We are now safely nestled in Wolverhampton, playing the Grand Theatre. The business of show is doing well and it’s nice to be in an orchestra pit once again.
It was always going to be tough to beat Brighton and I was wasn’t expecting Cardiff to bring much to the table. I was quite wrong. The Millennium Centre is a truly wonderful place. Easy access for both equipment and people, good transport links and a very good restaurant quarter in the bay itself.
Cardiff bay is a regeneration of the old coal and iron docks that were spawned from the 1790 industrial revolution. It is estimated that people from over fifty nationalities settled in the area to service the growing shipping requirements leading to the area being known as Tiger Bay. After the second world war coal demand slumped and with the closure of the East Moors steel works in 1978 the area fell into decline. In 1987 the Cardiff Bay Development Corporation was formed to redevelop 1,100 hectares of the bay and Penarth. The resulting development encompassed housing, commerce, the Welsh Assembly and the Millennium centre.
My digs (cheap accommodation offered from the venue rather than anything archialogical!) were north of the city and the adequate bus service took about forty five minutes to get to the theatre. My usual route was via Gamlins music shop in the city to purchase yet more reeds to cope with the drier than usual atmosphere in the pit. This never ending battle for woodwind players (flautists blissfully excluded) is dependent upon several factors any or all of which can decide the performances of the reed, the vibration of which, creates the sound. Made from cane these small pieces of wood can drive a player to madness if you begin to apply too much thinking time to analyze rational reasons to why a 5cm piece of cane doesn’t vibrate the same way today as it did yesterday. Was it my breakfast, lunch, rainstorm, tea, coffee, solar flares, Mongolian hoard invasion…?
You begin to see the problem. Like all natural things they do just wear out, a few people have tried to extend the life of a reed with pretty much the same luck as early alchemists creating gold from duck fat. Needless to say the more moist atmosphere of Wolverhampton’s Grand theatre is different again. This time armed with a financially wilting £60 worth of new reeds for my saxes and clarinet from the lovely people at Dawkes music in Maidenhead I’m having a slightly better time of it!
It is now time to briefly mention the venue in-between Cardiff and Wolverhampton, Milton Keynes. There I’ve mentioned it.
It’s only salvation was the RedHot world buffet and bar. Not cheap at £14.95, it set the bar quite high in expectation. It delivered. I eat in a lot of buffets, they are generally good value and you can eat as much (or as little!) as you like. The standard varies hugely and a good one is always popular. Slough’s Shazad Indian buffet is excellent both in value and quality of cuisine. The red hot buffet was the only one that I’ve been to in quite a few years that would get a 10/10 score. The food was varied, fresh and the addition of various ‘cook as you wait’ bars were great. I’m not a desert eater but for those of you who like to end a meal with something sweet then who could resist both a fully loaded chocolate fountain and an ice cream sundae bar with an iced flat top creating chocolate shards!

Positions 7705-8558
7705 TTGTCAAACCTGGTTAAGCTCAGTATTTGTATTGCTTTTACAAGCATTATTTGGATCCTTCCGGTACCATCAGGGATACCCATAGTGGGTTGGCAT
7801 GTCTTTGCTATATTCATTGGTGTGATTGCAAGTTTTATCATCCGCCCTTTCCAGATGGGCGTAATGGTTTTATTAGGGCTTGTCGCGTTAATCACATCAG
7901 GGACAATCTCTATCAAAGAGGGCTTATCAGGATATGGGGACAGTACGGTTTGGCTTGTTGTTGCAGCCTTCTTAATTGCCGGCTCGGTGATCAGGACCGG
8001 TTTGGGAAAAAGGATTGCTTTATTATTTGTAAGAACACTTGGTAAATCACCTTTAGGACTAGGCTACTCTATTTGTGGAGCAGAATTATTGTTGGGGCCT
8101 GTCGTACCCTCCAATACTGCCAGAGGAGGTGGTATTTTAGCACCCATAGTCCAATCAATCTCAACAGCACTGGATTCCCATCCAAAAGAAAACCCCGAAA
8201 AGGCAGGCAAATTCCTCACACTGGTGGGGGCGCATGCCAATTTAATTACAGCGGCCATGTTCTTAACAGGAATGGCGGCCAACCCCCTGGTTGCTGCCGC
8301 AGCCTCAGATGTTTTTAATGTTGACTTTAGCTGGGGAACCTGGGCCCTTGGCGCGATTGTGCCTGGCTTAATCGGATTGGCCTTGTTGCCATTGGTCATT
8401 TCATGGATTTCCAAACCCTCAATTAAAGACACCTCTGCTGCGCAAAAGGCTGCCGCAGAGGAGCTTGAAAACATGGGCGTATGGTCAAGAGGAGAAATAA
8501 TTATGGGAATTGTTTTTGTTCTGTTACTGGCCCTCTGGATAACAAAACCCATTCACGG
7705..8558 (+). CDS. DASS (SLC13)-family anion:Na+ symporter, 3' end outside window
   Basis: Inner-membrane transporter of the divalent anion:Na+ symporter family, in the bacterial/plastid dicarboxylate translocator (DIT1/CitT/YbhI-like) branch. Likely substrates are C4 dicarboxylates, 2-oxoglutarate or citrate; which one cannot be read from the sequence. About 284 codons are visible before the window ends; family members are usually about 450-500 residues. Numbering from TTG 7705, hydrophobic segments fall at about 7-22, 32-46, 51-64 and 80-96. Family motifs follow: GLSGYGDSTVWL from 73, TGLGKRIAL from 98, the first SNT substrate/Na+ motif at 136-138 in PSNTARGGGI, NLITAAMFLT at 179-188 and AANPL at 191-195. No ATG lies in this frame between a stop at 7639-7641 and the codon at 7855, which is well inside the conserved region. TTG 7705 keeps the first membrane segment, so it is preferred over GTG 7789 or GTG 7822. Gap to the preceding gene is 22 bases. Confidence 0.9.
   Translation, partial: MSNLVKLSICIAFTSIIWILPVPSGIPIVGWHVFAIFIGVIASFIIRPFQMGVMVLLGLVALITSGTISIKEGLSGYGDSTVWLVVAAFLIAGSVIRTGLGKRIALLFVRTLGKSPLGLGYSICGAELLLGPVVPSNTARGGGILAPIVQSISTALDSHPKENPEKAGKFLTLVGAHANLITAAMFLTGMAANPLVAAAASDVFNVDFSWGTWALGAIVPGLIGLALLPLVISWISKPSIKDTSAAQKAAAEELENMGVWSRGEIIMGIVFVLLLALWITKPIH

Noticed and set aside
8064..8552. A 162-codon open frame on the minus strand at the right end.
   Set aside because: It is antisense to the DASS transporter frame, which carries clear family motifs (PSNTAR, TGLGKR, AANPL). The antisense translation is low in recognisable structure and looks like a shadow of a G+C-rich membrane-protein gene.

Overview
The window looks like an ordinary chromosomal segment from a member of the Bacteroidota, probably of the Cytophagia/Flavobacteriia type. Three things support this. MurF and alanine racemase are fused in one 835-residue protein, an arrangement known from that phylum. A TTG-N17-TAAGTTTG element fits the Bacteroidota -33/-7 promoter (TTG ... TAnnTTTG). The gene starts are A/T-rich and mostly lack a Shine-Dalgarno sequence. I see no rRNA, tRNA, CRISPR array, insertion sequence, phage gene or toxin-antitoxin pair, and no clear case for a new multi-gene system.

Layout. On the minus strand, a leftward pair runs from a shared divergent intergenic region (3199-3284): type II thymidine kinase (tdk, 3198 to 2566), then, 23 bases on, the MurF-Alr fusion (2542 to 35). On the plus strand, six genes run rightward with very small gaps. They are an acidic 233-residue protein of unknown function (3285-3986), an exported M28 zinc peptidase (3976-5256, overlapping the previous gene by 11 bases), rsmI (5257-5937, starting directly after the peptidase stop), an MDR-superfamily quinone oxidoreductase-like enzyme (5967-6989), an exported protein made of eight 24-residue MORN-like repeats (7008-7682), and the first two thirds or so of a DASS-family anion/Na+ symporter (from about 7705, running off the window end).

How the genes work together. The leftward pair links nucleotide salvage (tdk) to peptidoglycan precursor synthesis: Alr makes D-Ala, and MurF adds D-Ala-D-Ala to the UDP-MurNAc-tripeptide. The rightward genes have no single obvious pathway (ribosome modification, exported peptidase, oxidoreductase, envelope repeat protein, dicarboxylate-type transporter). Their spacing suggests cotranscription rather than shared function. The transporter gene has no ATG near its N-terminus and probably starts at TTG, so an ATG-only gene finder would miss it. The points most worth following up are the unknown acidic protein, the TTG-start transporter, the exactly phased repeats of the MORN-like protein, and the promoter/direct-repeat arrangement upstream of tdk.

Back to Cardiff.
The restaurant area in the bay is excellent. Most of the usual chains exist with the addition of one of my new personal favorites Côte. This lovely French styled bistro is excellent value for money (two courses for £9.95) and offers excellent service and a very high quality of food. The other chain member worthy of note was Gourmet Burger Kitchen (GBK) where I enjoyed one of the best burgers I’ve had in a long while. As with all of these franchises you are at the mercy of the local staff employed to run it. This ones a winner.
There was an excellent American styled diner called Eddie’s Diner. For what ever reason this was never busy but served great diner style meals. Chili cheesy chips being a real treat for me!
The absolute star how ever was Top Gun fish and chips. Serving both take-away and eat in options, this restaurant made the best chips I’ve had in ages (claiming to be cooked in only 1% saturated fat oil!) and a local specialty, faggots! The faggots came with chips, minted mushy peas and lashings of hot gravy. My self and most of my colleagues ate this dish at lest once! The fish was also excellent as was the quality of the saveloy. They’ve won awards for serving the best fish and chips in the area and I whole heartedly concur!
It’s only day two but excellent jamaican restaurant, Taste of Ochi, is already a fave. Home cooked food done well.
Newcastle next week…
Ha’way the lads!
The power of keeping Karma!
0785 097 3469